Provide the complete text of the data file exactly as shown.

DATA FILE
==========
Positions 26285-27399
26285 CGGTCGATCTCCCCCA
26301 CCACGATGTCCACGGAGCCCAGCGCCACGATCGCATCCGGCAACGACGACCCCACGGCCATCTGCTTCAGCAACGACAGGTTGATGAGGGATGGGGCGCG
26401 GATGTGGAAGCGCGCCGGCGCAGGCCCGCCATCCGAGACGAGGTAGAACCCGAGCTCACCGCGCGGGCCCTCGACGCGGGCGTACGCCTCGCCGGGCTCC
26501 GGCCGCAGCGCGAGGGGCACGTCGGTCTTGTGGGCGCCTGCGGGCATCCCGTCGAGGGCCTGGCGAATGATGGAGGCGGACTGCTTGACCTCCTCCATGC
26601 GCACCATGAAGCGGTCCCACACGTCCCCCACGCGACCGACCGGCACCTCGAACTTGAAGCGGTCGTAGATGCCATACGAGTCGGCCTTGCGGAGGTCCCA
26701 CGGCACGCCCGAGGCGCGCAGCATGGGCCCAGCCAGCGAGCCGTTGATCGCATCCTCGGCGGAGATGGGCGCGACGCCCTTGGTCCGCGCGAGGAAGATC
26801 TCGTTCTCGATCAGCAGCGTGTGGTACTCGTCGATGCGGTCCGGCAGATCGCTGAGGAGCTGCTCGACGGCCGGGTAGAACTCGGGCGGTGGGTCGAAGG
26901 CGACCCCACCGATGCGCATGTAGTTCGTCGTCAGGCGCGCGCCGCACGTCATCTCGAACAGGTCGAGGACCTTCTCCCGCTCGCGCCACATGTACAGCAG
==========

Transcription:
Positions 26285-27399
26285 CGGTCGATCTCCCCCA
26301 CCACGATGTCCACGGAGCCCAGCGCCACGATCGCATCCGGCAACGACGACCCCACGGCCATCTGCTTCAGCAACGACAGGTTGATGAGGGATGGGGCGCG
26401 GATGTGGAAGCGCGCCGGCGCAGGCCCGCCATCCGAGACGAGGTAGAACCCGAGCTCACCGCGCGGGCCCTCGACGCGGGCGTACGCCTCGCCGGGCTCC
26501 GGCCGCAGCGCGAGGGGCACGTCGGTCTTGTGGGCGCCTGCGGGCATCCCGTCGAGGGCCTGGCGAATGATGGAGGCGGACTGCTTGACCTCCTCCATGC
26601 GCACCATGAAGCGGTCCCACACGTCCCCCACGCGACCGACCGGCACCTCGAACTTGAAGCGGTCGTAGATGCCATACGAGTCGGCCTTGCGGAGGTCCCA
26701 CGGCACGCCCGAGGCGCGCAGCATGGGCCCAGCCAGCGAGCCGTTGATCGCATCCTCGGCGGAGATGGGCGCGACGCCCTTGGTCCGCGCGAGGAAGATC
26801 TCGTTCTCGATCAGCAGCGTGTGGTACTCGTCGATGCGGTCCGGCAGATCGCTGAGGAGCTGCTCGACGGCCGGGTAGAACTCGGGCGGTGGGTCGAAGG
26901 CGACCCCACCGATGCGCATGTAGTTCGTCGTCAGGCGCGCGCCGCACGTCATCTCGAACAGGTCGAGGACCTTCTCCCGCTCGCGCCACATGTACAGCAG